Speaking of the situation created by the fall of man, Theodore Studion, trying to explain the bewildering disharmony of the world, says that the world is like a horse ridden by a drunken horseman. He who has gone wrong is the horseman, and yet the horse seems to be completely wild. So is the world in which we live. It is wild. It is in a dramatic state of disharmony. This disharmony may be ugly, cruel, destructive, deathly, but the world, like the horse, groans and suffers and waits for the time when drunkenness will he over, when sobriety, clarity of mind, purity of heart, straightness of will, will be restored, and when the freedom and the fulfilment of the children of God will he revealed, not only in man, but in the harmony of things. We are responsible. We have a greater responsibility as who know God’s mind.

Don’t you remember the definition which Amos gives of the prophet, of the one who speaks for God: he is the one to whom God reveals His thoughts. But this, which was the peculiar vocation of the Jew, is now the vocation of all Christians. Can we forget the words of Christ, who says: “I no longer call you slaves, or servants, but friends, because the slave does not know the mind of his master. I have told you all things’’. If we are so rich in knowledge shared by God, given to us by God, then we have a heavier responsibility for all that is happening. And this responsibility God Himself has accepted. He has taken responsibility for His act of creation, when He, having created man, has not turned away from him in his fall and had accepted solidarity with man by the act of the Incarnation. And again, this act of incarnation, which identifies the Lord with His creatures, this act of incarnation which is the way in which God dies – of His solidarity – has been taken on continuously throughout history by those whom we call martyrs, who are simply witnesses of the love of God, of the sense of divine responsibility, of the divine solidarity shared with us abroad within our hearts. I have said that outside the world is seen only as material, dead and inert. Within the Church it is seen as transparent, filled with the Presence and dynamically moving towards its fulfilment – dynamically but not obligatorily, dynamically, but also at times tragically.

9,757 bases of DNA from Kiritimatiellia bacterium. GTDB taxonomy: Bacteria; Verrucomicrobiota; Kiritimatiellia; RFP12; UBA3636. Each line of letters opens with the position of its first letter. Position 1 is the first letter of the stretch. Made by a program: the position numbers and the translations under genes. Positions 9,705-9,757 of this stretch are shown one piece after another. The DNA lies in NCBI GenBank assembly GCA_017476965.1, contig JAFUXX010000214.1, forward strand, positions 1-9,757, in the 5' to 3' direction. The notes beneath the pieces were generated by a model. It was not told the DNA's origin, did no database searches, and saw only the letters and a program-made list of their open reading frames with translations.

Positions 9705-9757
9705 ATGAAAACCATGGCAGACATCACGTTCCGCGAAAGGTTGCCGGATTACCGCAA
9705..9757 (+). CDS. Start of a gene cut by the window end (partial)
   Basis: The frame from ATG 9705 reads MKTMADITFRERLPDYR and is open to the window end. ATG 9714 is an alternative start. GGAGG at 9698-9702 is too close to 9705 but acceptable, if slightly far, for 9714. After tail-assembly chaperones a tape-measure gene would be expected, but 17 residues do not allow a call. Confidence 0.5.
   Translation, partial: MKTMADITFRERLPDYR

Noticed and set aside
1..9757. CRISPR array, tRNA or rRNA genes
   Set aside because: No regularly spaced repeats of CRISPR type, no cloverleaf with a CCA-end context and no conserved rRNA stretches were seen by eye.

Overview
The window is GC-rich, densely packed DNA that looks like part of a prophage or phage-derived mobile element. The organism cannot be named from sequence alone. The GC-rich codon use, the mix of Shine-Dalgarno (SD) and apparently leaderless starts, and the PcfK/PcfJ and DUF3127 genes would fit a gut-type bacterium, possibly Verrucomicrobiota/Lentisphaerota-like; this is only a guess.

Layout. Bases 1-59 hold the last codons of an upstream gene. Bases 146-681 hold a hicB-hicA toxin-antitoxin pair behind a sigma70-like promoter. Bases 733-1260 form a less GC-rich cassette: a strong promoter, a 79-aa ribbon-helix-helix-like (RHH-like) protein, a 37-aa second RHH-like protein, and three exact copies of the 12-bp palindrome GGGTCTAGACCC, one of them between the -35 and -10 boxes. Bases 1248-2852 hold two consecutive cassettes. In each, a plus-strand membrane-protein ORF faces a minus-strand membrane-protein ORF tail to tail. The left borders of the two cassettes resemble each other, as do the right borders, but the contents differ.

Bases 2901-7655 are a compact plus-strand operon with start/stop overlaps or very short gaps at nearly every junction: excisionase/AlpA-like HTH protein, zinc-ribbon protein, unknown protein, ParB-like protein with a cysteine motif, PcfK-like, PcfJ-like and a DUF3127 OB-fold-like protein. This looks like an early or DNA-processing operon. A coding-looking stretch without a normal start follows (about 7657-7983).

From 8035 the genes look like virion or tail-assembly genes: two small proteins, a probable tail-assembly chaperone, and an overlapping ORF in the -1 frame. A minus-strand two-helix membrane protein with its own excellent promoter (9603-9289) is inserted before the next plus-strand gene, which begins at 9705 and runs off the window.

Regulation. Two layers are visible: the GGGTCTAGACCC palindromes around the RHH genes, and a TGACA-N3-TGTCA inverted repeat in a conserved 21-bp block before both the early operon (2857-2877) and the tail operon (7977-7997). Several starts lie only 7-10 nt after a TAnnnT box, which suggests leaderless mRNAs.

Apart from this vision of the world, one comes to a desecration of the world. The world ceases to have any sacred quality: it becomes not only profane – which is a neutral situation – but is profaned, snatched out of the realm divine. And yet for us this world becomes sacred, not only sacred in the sense in which we use the word when we say that the life of man is sacred, i.e., should not be touched or destroyed, but sacred is the sense of belonging to God not only potentially, not only virtually, but in actual fact. It is God’s own, and God is alive within it. Short of this, if we accept this desecrating attitude to the world which is characteristic of the world itself, of a radical secularisation, then we mast deny the Incarnation of the word of God, we must deny the miracles of God, we mast deny the sacraments, because it is not only that the Son of God has become the Son of Man: what we affirm is that the Word of God, God Himself, has become flesh, that the fulness of the Godhead has abided in our midst in the flesh of a man, that the flesh of the Incarnation representing the visible and tangible substance of all things created has proved capable of being God-bearing, filled with the Divine Presence, without being destroyed. If it weren’t otherwise, then the Incarnation would have destroyed the very quality of the created being and Christ would have been God revealed in the guise of man but not as the Word Incarnate, as a true man who is simultaneously true God.

And this applies also to the sacraments. It is only if we believe, as the Bible commands as to believe, because it is God’s own truth revealed to us, if we believe and if we know from an incipient experience that all things are capable of being spirit-bearing and God-bearing, that they all have their origin in a creative Word that is already a relatedness to God, and that their end is that fulfilment of which I have already spoken: God all in all – unless we believe this, then we cannot have any faith in a realistic theology of the sacraments. Then indeed this bread shall never be the Body of Christ, because it cannot be anything but bread unfulfilled, edible, destructible but nothing else, and the wine shall never be the Blood of Christ: it can be nothing but a creature incapable of being pervaded and filled with the Divine Grace, the Divine Presence. And yet this is what we believe in. But when we speak of this bread and this wine, we do not speak of a peculiar piece of broad or a peculiar cup of wine which is different from other things created. It stands for all things, and all things are called to this miraculous incredible fulfilment which we see is the sacraments of the Blood and the Body, a fulfilment which shall make all things, – if I may put it this way – into the Body of God revealed in matter as it was once revealed to the flesh of Him Who was born of the Virgin. God has created things is such a way that they do not need to cease to be themselves, to be In God, and this is why when we bless the bread and when we bless the wine, indeed they become the Body and the Blood of Christ. But because they are great enough for that, they need not cease to be what they are, bread and wine.